In the Southern Hemisphere, these constellations aren’t visible. Instead, you have the Southern Cross and the Pointer Stars.
If you don’t know what it looks like, you can see it on the Australian flag. The pointers are two stars that are somewhere fairly close to the Southern Cross. You’ll recognize them because they’re brighter than the rest of the stars around them. Like if the Northern Star had a twin.
To find south, the first thing you need to do is draw a line between the top and bottom stars on the Southern Cross and extend it all the way down to the ground. Then, do the same thing with the Pointers.
Next, find the point where your two lines intersect, and draw a third line from that point straight down towards the ground. Whichever direction that point is in – that’s south.
Use An Analog Watch
Think you need a GPS watch to find your way?
You can use an analog watch, too.
Just keep in mind that it isn’t 100% accurate, because it doesn’t account for the difference between solar time and standard time. That means your bearings might be a few degrees off, but it can still help you get an idea of the general direction you should be heading in.
Also, if your watch is set to daylight savings time, you need to make sure that you wind it back an hour, otherwise your readings will be way off.
How To Use An Analog Watch To Find North
To find north using an analog watch in the Northern Hemisphere, take it off and hold it in the palm of your hand. Make sure your hand is held out flat, parallel to the ground.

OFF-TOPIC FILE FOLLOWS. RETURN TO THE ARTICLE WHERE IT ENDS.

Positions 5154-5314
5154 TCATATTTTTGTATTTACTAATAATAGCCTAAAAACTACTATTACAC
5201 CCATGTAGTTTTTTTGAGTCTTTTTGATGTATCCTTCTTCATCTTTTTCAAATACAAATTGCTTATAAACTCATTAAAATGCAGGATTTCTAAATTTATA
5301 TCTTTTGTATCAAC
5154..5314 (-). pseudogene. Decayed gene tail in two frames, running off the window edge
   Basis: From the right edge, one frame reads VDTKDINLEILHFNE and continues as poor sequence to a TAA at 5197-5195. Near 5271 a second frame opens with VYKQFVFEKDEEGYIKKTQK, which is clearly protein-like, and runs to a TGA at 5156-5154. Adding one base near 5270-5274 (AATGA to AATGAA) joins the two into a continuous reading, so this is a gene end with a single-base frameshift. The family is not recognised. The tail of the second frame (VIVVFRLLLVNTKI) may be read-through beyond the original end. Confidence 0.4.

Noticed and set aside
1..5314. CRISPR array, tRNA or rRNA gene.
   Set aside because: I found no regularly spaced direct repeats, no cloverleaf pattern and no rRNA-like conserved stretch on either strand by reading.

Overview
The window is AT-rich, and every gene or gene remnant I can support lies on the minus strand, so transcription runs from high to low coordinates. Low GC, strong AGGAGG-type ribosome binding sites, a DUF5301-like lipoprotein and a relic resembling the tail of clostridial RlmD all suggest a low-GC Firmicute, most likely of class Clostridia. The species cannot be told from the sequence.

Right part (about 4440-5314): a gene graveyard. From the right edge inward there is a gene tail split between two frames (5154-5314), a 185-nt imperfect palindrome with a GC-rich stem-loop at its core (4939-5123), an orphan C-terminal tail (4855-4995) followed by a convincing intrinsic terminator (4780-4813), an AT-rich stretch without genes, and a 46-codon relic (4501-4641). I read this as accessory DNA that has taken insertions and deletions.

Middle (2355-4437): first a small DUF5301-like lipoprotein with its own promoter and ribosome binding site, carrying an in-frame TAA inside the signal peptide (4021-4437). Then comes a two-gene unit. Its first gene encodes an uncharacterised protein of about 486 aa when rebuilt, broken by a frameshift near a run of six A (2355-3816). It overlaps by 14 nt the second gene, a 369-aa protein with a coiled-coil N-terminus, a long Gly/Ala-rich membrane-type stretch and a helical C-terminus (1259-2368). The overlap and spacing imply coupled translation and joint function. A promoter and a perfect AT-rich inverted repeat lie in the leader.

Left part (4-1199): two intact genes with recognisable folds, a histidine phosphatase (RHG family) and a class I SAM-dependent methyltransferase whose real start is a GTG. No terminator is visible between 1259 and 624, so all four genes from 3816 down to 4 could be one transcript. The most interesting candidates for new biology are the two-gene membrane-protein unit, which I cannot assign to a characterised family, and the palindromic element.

Rotate until the hour hand is pointing towards the sun. Now, find the point that’s exactly in between your hour hand and the 12 o’clock mark. Take this point, and the point that’s directly opposite it, and draw a straight line through the two points.
This line points north and south. The end that’s the furthest away from the sun points north, and the end that’s closest to the sun points south.
If it’s 6 o’clock and you end up with a horizontal line, neither end will be closer or further from the sun. In that case, you’ll need to remember that at 6 PM the sun is beginning to set, and it’ll be somewhere around the west. Based on this, you can figure out which end of your line points north, and which end points south.
If all you have is a digital watch, you can recreate an analog clock on the ground using sticks. This will let you use this method in the exact same way you would if you had an analog watch.
If you’re in the Southern Hemisphere, you do everything exactly the same way, except for one important difference. Instead of pointing the hour hand on your watch towards the sun, you point the 12 o’clock mark towards the sun. The rest of the process is identical.
Keep Track Of Landmarks
Finally, one of the most important natural methods you have at your disposal when you’re navigating without a compass are landmarks.
Look at a map of the area you’re heading to before you go, and take note of any landmarks that could help you figure out where you are later. This can include things like rivers, lakes, steep slopes, and large mountains that can be seen from a distance.
It doesn’t stop there, though. Man-made things like radio towers, chair lifts and trail markers along the way are all landmarks that can help you determine your location.
And, like I said earlier, landmarks can be really useful when you’re reading a map. If you manage to locate a landmark that you see on the map, you can see which direction it’s in and get your bearings.
As you can see, there are plenty of ways to find your way in the wild without a compass.
If you ask me, the best thing to do is use a combination of these techniques. That way, you can be sure you’ve got the right bearings and you’re not heading in the wrong direction.
For more information on other wilderness survival skills, check out some of our other articles – like this one on purifying water in the wild.